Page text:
A concert by the Chicago Symphony Orchestra featuring the transcendent Mitsuko Uchida in a Mozart Piano Concerto, and two works by Stravinsky. A visit by Maestro Riccardo Muti and several master musicians to a juvenile detention center in Warrenville. And a virtuosic chamber concert at the Harris Theater for Music and Dance that fully lived up to its theme of “the transfigurative.”
Here is a closer look at three extraordinary concerts performed in Chicago (and a bit beyond) this week.
The Chicago Symphony Orchestra
A visible love affair was enacted between orchestra and soloist Thursday night as Maestro Muti led the CSO and pianist Mitsuko Uchida in Mozart’s hauntingly beautiful, mood shifting “Piano Concerto No. 20 in D Minor.” It is a work that, as Phillip Huscher explained in his program notes, so enchanted Beethoven that it was the only one of Mozart’s more than 20 piano concertos that he played in public, and the only one for which he wrote a cadenza (which, as it happens, is the one Uchida played).
The concerto, which opens with an immediate sense of dark urgency and subtle angst, is a thing of beauty. And Uchida’s playing was simply transcendent as she seamlessly shifted dynamics and moods, bringing the most eloquent, crystalline singing, and at moments intimately conversational tones, to everything she played. The visible communication between Muti and Uchida, and the exquisitely fluid interplay between soloist and orchestra was palpable from the start. It was as if they all had been coached by Hamlet, who famously advised a troupe of actors to speak their words “trippingly on the tongue.” Uchida’s impeccable articulation, combined with a speed and lightness of touch, are thrilling, and make you listen in the most careful way.
The dreamy lines of the piano in the second Romanza movement could not have been more fluid or more perfectly blended with the orchestra, with a wavelike delicacy infusing even its most ferocious, dramatically heated sequence. Uchida is lyrical to the bone, yet she exudes strength in every moment of her playing. The work’s final Rondo section, with its fast and furious sweep, found Uchida in an almost teasing mood, and the orchestra – with exemplary playing by the winds and horns – drove the work to an exciting climax.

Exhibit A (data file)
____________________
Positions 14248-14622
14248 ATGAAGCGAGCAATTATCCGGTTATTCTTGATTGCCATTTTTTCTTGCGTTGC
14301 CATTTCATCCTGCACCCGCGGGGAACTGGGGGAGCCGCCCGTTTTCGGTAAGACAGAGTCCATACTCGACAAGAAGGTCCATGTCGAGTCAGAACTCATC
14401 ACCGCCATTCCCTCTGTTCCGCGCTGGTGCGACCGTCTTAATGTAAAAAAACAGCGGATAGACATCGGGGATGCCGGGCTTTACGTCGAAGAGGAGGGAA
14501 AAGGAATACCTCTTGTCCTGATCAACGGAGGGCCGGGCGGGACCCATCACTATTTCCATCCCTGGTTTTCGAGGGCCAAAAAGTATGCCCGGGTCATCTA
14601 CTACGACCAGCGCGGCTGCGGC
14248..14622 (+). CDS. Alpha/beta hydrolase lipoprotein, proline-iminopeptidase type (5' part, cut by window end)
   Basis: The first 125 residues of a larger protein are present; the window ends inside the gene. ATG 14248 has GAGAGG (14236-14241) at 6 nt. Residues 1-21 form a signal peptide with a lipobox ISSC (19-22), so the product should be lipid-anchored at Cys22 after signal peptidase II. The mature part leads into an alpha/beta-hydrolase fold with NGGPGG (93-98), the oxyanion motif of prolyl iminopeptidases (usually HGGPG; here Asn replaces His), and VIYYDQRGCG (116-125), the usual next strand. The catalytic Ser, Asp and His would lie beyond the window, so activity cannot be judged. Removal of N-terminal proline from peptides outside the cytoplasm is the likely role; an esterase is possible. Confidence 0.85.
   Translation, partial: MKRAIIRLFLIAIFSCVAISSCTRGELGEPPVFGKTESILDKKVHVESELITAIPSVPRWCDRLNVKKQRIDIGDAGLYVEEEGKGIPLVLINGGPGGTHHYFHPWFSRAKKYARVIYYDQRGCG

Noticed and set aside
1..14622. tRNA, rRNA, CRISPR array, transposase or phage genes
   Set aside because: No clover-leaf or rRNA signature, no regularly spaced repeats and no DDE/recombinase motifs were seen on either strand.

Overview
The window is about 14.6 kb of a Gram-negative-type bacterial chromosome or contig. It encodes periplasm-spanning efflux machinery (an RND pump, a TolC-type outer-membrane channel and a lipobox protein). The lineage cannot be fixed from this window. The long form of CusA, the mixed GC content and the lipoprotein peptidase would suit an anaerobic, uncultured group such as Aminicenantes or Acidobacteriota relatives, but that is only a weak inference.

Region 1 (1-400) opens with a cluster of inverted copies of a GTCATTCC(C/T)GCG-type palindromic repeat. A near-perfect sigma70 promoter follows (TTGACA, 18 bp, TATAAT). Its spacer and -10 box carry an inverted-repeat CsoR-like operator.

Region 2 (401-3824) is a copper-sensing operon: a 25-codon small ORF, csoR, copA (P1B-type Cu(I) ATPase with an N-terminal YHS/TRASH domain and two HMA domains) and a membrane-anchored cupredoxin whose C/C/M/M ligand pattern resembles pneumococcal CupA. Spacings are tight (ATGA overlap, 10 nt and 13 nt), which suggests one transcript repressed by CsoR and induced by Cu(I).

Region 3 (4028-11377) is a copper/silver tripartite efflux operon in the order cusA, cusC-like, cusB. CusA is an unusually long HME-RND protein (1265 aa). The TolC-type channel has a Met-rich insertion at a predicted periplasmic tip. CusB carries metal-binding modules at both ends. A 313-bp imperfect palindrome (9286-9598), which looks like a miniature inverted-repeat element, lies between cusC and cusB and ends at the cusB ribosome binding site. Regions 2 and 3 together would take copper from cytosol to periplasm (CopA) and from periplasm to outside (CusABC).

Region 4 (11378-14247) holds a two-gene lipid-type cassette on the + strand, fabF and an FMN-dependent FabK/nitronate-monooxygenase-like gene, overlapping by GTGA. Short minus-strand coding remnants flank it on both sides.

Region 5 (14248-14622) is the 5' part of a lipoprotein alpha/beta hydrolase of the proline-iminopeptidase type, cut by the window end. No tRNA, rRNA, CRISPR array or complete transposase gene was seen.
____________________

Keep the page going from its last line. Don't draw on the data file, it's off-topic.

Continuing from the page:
The program began with Muti and the orchestra clearly exulting in the energy and exuberance of Mozart’s Overture to “The Marriage of Figaro” – a brief “warm-up” that served as a reminder of the composer’s ability to suggest the human voice embodied by musical instruments.
The second half of the concert did a perfect stylistic about-face with two works by Stravinsky – the “Divertimento, Suite from ‘The Fairy’s Kiss’ ballet of 1928, and the earlier “Suite from ‘The Firebird,’” the composer’s breakthrough 1910 ballet that presaged the arrival, three years later, of the revolution “The Rite of Spring.”
Sounding echoes of Russian folk dance themes, with gorgeous passages by the orchestra’s winds, strings, brass and percussion, the work begins with an almost Mendelssohn-like enchantment, flirts with some syncopated rhythm, and sounds a melody that might have been lifted from his own 1911 ballet, “Petrouchka,” with its carnival aura and sense of childlike wonder. Muti himself danced through the surprising burst of music in the Danses suisses, and there was exquisite playing by John Bruce Yeh on clarinet and the flutes in the Scherzo, and powerhouse turns by timpani, French horns and other brass in the final boisterous pas de deux.
Stravinsky’s “The Firebird” is a work of pure fairytale magic. You can hear it fully in the suite which begins with the hum of the low basses and other strings and signals an awakening with the sound of the bass drum. Something is brewing. The presence of a bird is captured by the flute and piccolo. There is a rapturous frenzy of dancing that makes use of everything from a vibraphone and cymbals to a tuba and other brass, and then a spellbinding riff by the bassoon and clarinets followed by the stardust sound of the harp, and a quick grand finale. pure sonic bliss.